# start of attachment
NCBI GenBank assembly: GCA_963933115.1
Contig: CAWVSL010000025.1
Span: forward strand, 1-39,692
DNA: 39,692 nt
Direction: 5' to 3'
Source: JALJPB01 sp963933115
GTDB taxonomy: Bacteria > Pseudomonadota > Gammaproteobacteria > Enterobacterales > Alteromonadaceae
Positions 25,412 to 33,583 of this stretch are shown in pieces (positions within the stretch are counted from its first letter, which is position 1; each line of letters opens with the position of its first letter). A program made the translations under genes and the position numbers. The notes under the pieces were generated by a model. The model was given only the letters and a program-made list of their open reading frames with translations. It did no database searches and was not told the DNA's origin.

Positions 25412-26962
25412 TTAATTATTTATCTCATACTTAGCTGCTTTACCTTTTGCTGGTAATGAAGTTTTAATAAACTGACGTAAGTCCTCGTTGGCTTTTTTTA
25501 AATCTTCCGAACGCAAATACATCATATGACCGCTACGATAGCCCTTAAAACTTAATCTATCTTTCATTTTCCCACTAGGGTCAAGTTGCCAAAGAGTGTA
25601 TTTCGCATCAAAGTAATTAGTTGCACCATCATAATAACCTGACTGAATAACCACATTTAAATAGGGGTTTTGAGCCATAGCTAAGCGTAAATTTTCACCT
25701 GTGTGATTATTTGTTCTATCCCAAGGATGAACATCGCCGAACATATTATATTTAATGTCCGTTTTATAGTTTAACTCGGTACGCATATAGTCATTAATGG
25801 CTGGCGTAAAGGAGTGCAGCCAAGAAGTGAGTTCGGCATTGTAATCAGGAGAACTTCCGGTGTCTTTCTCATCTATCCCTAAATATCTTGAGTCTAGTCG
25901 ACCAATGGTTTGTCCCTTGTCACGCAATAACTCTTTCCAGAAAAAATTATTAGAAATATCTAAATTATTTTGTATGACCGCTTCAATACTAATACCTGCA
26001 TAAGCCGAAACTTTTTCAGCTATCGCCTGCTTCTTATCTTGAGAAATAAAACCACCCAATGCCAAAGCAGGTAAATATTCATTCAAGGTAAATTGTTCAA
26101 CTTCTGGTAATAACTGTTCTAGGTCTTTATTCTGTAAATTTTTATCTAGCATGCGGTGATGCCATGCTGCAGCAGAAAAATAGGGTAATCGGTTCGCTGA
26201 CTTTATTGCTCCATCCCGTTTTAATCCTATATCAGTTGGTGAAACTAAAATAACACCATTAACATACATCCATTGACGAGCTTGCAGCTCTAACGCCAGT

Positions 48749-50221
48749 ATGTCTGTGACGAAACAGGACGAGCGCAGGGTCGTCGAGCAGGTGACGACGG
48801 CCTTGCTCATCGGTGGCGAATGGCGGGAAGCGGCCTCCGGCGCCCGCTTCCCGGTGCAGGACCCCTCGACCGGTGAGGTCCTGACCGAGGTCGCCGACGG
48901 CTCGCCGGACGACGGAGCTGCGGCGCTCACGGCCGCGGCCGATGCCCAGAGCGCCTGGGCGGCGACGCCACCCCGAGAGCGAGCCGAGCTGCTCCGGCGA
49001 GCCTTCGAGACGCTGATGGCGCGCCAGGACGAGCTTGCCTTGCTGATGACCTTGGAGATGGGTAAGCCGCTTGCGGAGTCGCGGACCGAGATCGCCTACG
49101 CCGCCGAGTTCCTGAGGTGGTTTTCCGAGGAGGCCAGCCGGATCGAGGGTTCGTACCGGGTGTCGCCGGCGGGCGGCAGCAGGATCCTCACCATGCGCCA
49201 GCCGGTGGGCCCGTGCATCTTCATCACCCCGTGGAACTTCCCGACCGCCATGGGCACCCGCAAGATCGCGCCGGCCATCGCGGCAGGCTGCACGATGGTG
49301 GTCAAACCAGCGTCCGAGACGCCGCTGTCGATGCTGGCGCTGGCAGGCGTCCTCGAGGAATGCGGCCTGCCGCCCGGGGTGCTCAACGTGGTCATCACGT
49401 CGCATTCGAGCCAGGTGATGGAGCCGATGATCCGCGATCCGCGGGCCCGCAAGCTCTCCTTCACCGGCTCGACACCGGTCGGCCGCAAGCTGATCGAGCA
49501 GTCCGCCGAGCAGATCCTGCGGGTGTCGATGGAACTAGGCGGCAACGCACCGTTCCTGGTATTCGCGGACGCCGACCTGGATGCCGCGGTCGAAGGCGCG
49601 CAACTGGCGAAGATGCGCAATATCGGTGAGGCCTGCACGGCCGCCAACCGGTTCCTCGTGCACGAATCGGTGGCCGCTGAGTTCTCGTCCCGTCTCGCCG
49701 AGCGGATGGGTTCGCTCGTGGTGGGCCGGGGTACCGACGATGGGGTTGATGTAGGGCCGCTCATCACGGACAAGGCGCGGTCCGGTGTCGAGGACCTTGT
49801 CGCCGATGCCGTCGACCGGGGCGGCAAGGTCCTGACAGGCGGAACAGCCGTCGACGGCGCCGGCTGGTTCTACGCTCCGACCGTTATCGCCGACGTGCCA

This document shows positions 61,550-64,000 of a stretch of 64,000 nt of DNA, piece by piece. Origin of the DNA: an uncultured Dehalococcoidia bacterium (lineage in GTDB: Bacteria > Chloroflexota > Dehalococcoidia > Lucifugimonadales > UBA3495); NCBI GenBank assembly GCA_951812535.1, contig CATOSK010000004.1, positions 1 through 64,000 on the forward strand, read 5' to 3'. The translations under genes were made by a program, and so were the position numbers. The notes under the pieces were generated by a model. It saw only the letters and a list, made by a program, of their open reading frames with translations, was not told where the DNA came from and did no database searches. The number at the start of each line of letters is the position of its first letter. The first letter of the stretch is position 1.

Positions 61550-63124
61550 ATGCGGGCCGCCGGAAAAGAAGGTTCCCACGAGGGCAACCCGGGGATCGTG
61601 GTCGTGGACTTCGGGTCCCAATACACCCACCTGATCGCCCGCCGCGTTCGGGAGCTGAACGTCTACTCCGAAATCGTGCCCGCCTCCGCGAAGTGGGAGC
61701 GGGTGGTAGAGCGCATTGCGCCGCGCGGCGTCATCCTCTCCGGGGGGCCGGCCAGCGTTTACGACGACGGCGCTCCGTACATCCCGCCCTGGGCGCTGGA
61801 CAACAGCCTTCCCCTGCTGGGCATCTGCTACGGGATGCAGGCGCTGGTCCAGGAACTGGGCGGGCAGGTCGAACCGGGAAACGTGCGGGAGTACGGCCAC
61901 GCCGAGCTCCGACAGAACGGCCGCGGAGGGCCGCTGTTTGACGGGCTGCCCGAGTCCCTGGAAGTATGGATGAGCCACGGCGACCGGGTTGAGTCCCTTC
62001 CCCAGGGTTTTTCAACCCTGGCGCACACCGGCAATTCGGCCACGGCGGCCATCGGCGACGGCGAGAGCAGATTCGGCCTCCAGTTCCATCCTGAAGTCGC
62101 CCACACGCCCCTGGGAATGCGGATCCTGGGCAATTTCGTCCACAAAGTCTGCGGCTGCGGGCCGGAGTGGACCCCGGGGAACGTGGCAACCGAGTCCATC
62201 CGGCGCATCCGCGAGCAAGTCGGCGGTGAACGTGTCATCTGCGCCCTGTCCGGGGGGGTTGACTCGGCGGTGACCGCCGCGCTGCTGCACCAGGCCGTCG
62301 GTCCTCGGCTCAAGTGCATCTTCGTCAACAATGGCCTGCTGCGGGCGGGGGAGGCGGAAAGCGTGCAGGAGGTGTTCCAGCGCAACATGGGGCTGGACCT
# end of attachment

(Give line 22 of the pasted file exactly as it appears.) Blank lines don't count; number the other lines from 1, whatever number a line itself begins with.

48901 CTCGCCGGACGACGGAGCTGCGGCGCTCACGGCCGCGGCCGATGCCCAGAGCGCCTGGGCGGCGACGCCACCCCGAGAGCGAGCCGAGCTGCTCCGGCGA